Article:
HSE warned it cannot breach pay guidelines
THE DEPARTMENT of Health has signalled to the Health Service Executive that it cannot breach official pay guidelines for a planned new senior management position.
Over recent months the HSE has been seeking to recruit a chief operations officer – a new position which, it has argued, will play a key role in proposed reforms of its senior management structure.
It is understood that some time ago the HSE approached the Department of Health about a pay scale for the post. Sources said that it had suggested that the pay rate could be in excess of €200,000 per year in an attempt to attract international candidates.
It is understood that while the Department of Health has not formally replied, it has indicated that any figure in excess of the official pay rate would cause problems for it. The official pay rate for the proposed new chief operations officer post would be €183,774 – the salary of a national director (Level 1) in the HSE.
The HSE said yesterday that in the light of the recent election the process was paused “pending clarity around structures contained in the new programme for government”.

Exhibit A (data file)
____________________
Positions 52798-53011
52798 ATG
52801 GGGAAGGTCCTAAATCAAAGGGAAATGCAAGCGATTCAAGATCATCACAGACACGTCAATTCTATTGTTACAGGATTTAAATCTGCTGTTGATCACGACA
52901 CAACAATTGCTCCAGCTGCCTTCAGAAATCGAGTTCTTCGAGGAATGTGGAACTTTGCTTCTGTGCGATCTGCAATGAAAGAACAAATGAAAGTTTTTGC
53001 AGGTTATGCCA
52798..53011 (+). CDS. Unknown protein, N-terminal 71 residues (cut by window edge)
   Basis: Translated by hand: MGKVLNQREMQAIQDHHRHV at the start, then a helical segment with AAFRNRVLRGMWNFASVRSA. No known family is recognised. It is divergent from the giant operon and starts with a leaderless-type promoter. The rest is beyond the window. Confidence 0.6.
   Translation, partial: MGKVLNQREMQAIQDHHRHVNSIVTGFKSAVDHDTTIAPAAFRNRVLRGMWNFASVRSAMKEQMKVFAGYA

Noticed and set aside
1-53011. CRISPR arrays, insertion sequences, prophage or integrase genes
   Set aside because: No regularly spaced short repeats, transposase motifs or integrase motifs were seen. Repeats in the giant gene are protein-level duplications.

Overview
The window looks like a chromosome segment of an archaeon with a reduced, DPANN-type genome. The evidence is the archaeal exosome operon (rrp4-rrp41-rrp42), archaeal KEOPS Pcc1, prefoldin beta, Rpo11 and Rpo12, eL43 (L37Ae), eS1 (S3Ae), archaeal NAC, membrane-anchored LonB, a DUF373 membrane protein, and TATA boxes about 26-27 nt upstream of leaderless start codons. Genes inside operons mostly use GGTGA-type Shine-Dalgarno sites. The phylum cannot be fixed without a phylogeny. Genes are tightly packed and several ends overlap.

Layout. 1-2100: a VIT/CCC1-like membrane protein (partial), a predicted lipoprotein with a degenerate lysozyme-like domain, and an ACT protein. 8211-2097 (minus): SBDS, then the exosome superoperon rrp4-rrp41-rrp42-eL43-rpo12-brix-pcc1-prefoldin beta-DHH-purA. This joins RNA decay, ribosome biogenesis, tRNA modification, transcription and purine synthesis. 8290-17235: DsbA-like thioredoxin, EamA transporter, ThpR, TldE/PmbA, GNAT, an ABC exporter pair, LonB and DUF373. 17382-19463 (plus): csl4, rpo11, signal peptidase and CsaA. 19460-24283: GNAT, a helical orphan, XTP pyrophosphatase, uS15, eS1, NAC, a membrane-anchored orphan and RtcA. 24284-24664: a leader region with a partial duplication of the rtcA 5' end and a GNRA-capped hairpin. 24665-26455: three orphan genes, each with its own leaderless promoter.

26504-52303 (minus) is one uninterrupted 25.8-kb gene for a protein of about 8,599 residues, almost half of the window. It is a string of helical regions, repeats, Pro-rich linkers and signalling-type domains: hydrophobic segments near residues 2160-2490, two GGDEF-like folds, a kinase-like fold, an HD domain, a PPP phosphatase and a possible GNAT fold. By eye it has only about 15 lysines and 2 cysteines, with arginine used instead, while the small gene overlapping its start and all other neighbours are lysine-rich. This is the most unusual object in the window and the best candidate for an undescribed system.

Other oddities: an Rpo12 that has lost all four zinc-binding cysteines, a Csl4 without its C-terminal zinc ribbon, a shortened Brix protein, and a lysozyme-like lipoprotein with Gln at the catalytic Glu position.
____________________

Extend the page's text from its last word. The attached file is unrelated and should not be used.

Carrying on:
Minister for Finance Michael Noonan told the Dáil last week that the Government supported a strong policy of pay restraint within the public sector, including the application of pay caps.
He said that the Taoiseach and Ministers had voluntarily reduced their salary rates. The Taoiseach is paid €200,000 per year.
In the Budget last December the then minister for finance Brian Lenihan announced a proposed salary cap of €250,000 in the public sector.
However, both the current adminstration and its predecessor acknowledged that there were contractual issues surrounding the application of such a pay cap to the incumbents of posts.
The establishment of the new post of chief operations officer has been considered a priority by the HSE for years now. However, the recruitment process has been beset by various difficulties and has been the source of controversy.
The position was first advertised more than two years ago and a candidate selected as a result of this process.
However, the appointment was held up as a result of a row between the then chief executive Prof Brendan Drumm and the board of the HSE.
The dispute centred around who would have the final say in this process. The board decided not to fill the post of director of operations at that time. Last October HSE staff were informed that the chief operations officer post had been sanctioned by the Minister for Health and the Minister for Finance and was to be advertised for a second time.